It’s been said that women can’t have it all. But there are some women that do indeed have it all and make it look effortless while they’re at it. Valeisha Butterfield-Jones is one of those women. The political strategist, women’s activist, author, wife and mother seems to have mastered the art of pursuing and accomplishing numerous goals while still having the picturesque family that she’s always wanted. Valeisha shared with me how she got into entertainment and politics, what it’s like being a “basketball wife”, how she balances it all and she even shared some advice for young women wanting to get into the business. Read more below.

How’d you get into the entertainment industry? I read somewhere that hip hop was your first love. Was that what drove you towards the industry?

I was eleven years old and my friend Antonio moved to our neighborhood in Wilson, NC. He introduced me to “The Great Adventures of Slick Rick.” From that moment I fell in love with Hip-Hop. It literally awakened something inside me that had been silent.

How did working with Russell Simmons and the Hip Hop Summit Action Network impact your perspective on the relationship between hip hop and politics?

I always saw Hip-Hop as this catalyst for speaking to and representing a culture that the world did not understand. There had not been a spotlight in our communities. It really solidified my perspective working with Russell because I was organizing and executing these civil engagement campaigns that fused hip hop and politics. From voter registration to financial empowerment, hip hop was the voice speaking truth to power.

You worked with President Obama and his administration in Public Affairs 2009-2011. Was that strategic move since your parents are both heavily involved in politics?

Leading up to that appointment I was still working for Russell and I volunteered for the campaign. On election night the President said to me “If I win The White House will be giving you a call”. I really didn’t think much of it. I wasn’t even thinking about working for The White House. When the call came I was humbled and excited. I embraced the opportunity to serve our country and President Barack Obama.

Did your parents’ political history make your political career easier or harder?

My parent’s background I believe just really gave me clear perspective. I know my parent’s were politicians but I just really saw their love for community. They both embody the pillars of servant leadership.

You’re a basketball wife. Not in the reality sense, but in the literal sense. lol Your husband is actually an NBA player. Do you think there’s a stigma on women who date athletes?

I would say that there is a stigma based on some women that date athletes. I believe also media in a lot of cases amplifies negative portrayals and even the women themselves. There are countless wives that are married to athletes that do not fit the negative stereotype that is portrayed. When I look at my husband I just fell in love with a man that loves God.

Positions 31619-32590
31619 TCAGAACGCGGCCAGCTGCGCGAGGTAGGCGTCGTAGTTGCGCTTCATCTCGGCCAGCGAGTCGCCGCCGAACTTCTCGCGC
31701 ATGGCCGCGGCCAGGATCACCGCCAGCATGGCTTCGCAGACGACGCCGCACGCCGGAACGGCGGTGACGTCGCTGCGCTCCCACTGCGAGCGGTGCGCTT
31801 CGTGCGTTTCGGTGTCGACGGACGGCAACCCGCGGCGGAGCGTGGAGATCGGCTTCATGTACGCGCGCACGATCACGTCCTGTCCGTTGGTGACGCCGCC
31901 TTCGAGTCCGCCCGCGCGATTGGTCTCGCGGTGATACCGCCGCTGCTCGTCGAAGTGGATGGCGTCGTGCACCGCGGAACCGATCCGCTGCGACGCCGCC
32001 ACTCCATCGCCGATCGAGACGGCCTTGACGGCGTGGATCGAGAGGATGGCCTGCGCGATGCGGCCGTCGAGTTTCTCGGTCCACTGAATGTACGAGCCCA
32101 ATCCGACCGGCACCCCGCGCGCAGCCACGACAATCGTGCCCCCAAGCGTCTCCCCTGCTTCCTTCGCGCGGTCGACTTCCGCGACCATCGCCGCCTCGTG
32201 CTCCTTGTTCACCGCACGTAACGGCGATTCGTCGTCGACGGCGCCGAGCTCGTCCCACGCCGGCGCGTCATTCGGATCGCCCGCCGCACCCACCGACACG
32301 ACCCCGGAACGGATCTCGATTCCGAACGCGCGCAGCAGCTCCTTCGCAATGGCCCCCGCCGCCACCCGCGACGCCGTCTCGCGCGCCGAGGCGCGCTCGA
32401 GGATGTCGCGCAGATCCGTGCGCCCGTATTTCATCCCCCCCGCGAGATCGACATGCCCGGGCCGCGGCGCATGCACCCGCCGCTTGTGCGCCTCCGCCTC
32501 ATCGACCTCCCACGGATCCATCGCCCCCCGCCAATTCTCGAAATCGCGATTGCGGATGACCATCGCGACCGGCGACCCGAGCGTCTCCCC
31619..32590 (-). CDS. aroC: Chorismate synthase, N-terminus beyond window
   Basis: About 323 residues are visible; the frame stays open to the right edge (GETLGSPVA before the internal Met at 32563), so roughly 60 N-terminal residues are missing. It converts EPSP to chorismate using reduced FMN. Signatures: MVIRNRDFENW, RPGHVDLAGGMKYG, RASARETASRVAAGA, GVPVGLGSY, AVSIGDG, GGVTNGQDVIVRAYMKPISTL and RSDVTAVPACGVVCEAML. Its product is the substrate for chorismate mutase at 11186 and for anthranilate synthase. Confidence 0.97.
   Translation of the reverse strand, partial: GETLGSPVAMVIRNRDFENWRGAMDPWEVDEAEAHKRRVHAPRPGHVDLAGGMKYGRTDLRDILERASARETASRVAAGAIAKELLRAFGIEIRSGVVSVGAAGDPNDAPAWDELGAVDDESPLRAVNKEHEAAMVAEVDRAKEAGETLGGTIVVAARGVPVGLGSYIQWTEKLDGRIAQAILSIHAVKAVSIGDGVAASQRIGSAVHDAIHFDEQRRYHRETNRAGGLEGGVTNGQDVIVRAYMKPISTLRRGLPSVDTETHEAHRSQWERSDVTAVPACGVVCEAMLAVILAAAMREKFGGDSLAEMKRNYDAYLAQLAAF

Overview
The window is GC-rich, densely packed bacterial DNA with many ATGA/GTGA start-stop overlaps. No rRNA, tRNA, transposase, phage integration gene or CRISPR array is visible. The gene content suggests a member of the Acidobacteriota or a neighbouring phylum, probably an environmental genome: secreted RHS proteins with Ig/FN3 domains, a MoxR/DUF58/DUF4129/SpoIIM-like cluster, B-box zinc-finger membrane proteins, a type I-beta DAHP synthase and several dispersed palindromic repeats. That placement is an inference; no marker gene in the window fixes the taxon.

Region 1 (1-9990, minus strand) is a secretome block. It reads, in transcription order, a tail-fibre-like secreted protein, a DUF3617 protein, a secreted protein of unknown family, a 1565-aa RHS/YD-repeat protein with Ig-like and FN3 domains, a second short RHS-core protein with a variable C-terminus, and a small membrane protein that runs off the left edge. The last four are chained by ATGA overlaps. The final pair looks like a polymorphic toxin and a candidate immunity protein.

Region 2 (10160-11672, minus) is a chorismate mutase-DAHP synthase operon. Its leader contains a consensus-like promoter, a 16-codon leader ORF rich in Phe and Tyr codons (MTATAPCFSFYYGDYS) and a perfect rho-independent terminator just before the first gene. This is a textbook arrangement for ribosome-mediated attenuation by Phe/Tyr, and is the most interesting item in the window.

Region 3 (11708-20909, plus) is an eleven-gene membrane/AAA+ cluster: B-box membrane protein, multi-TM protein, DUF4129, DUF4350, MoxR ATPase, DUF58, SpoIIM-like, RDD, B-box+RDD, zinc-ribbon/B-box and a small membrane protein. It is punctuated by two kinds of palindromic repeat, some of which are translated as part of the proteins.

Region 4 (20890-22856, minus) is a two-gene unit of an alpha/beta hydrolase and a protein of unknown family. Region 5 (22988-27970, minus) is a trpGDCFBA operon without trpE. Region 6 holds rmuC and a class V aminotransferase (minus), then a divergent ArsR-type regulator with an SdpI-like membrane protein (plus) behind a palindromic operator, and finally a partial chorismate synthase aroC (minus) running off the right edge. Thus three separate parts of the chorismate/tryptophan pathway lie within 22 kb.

You’re a mom now to a little boy. How have the recent police killings of Mike Brown, Eric Garner and others made you feel about your little boy’s future?

It has forced me to fight these injustices with my prayer life and being civically engaged. I still believe in a better tomorrow for my son and the generation that he represents.

Speaking of motherhood, you are a business woman; the Co-Founder of the Women In Entertainment Empowerment Network. Has it been difficult juggling being a wife, mother and businesswoman?

It is a challenge because now that I am a mother there is a premium on my time. Now I work harder to find balance and harmony. My network of family, friends and co-workers are invaluable and have allowed me to continue to pursue my dreams.

Let’s talk about your book “The GirlPrint”. What was the inspiration and goal behind it?

I was actually doing a speaking engagement at Fort Hays State University in Hays, KS. I was having a great dialogue with the youth and then I had to leave. I said you know what I want people to have an extension of that speech. When I leave an event I want people to have a takeaway. Even if they never meet me I want them to benefit from my story. It’s the type of book that helps you to find you.

Where can people purchase it?

The hard copy version can be purchased on If you would like the e-book for the Kindle, Nook or Ipad it can purchased through their stores online also.

What are 3 things you would tell women looking to get into the entertainment industry?

Dream: Visualize where you see yourself. It’s almost like playing your own movie in your mind. Close your eyes and see where you want to be.

Search: Identify people that represent what you would like to do. Google their interviews. Write them a letter. Be a student of their career.

Move: Start working. You are not going to have all of the answers but action is required now.

What’s next on the horizon for you?

I am working on helping to bring diversity into the Technology Sector. I believe there are a lot of bright minds that don’t have access to this industry.

Tell me something that people might not know about you.

I cook really good friend chicken! (I know because my husband could eat it every night). But I don’t eat it because I am a pescetarian.

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